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Google Doodle Celebrates Black Artist

Google Doodle Celebrates Black Artist

By Ashley Moss 
Staff Writer

A brand new Google Doodle, celebrating Black artist Jackie Ormes, debuted on September 1, courtesy of Philadelphia-based artist Liz Montague. A Google Doodle is a special but temporary change of the logo on Google’s homepages and usually coincides with holidays, events, achievements, and notable historical figures.

Born Zelda Mavin Jackson on Aug. 1, 1911, in Pittsburgh, Pennsylvania, Ormes taught herself to draw at an early age. After graduation, she entered the media landscape as a proofreader and freelance reporter for the nationally-circulated Black newspaper the Pittsburgh Courier.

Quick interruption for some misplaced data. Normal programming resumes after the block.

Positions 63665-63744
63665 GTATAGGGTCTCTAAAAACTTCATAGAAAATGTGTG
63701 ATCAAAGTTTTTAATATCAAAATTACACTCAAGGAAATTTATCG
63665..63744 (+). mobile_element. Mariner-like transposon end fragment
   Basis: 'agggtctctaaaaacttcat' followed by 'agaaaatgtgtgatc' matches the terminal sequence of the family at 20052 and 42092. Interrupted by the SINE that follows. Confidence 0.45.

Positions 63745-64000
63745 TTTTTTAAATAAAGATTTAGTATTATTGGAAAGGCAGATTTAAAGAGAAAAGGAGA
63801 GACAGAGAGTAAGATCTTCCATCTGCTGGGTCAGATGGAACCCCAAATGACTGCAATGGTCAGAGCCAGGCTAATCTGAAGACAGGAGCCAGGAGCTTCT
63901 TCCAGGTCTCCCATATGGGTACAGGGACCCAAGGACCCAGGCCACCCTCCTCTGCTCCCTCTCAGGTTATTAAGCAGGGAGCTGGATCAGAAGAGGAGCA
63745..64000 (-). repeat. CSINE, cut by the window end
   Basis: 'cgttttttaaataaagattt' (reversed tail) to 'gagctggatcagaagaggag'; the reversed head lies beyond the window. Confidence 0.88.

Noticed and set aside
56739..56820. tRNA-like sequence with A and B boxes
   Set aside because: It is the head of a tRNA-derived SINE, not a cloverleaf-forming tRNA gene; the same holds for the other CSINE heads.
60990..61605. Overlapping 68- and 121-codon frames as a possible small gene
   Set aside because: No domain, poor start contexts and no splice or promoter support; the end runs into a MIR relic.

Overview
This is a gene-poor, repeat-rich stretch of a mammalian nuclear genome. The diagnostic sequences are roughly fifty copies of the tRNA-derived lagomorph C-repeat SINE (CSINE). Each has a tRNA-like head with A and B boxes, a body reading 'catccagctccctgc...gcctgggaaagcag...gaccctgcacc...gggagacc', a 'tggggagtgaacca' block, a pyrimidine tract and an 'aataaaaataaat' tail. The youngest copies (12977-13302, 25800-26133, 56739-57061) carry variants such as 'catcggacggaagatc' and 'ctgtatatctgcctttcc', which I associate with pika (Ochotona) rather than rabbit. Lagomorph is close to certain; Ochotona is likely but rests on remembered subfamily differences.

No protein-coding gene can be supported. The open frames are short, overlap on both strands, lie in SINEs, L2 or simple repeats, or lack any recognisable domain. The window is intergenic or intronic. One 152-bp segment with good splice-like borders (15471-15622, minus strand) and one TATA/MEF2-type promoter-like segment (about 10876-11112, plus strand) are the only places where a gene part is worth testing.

Jackie Ormes/ Photo by Gayle Ormes Hawthorne
Jackie Ormes/Photo by Gayle Ormes Hawthorne

She is widely recognized as the first and only Black female newspaper cartoonist of her time in the United States. Ormes retired in 1956 and in recognition of her achievements, Ormes was posthumously inducted into the National Association of Black Journalists’ Hall of Fame in 2014 as well as the Will Eisner Comic Industry Hall of Fame in 2018.

Ormes was known for her cartoons and comic strips that challenged the derogatory stereotypes of Black female characters prevalent in the media. Her characters faced real-life issues like romantic heartbreak, environmental justice, and gender inequality, which were similar to the issues Ormes faced in her own life. Her characters were all independent women—confident, intelligent, attractive, and brave, who persevered against adversity to reach their next adventure.

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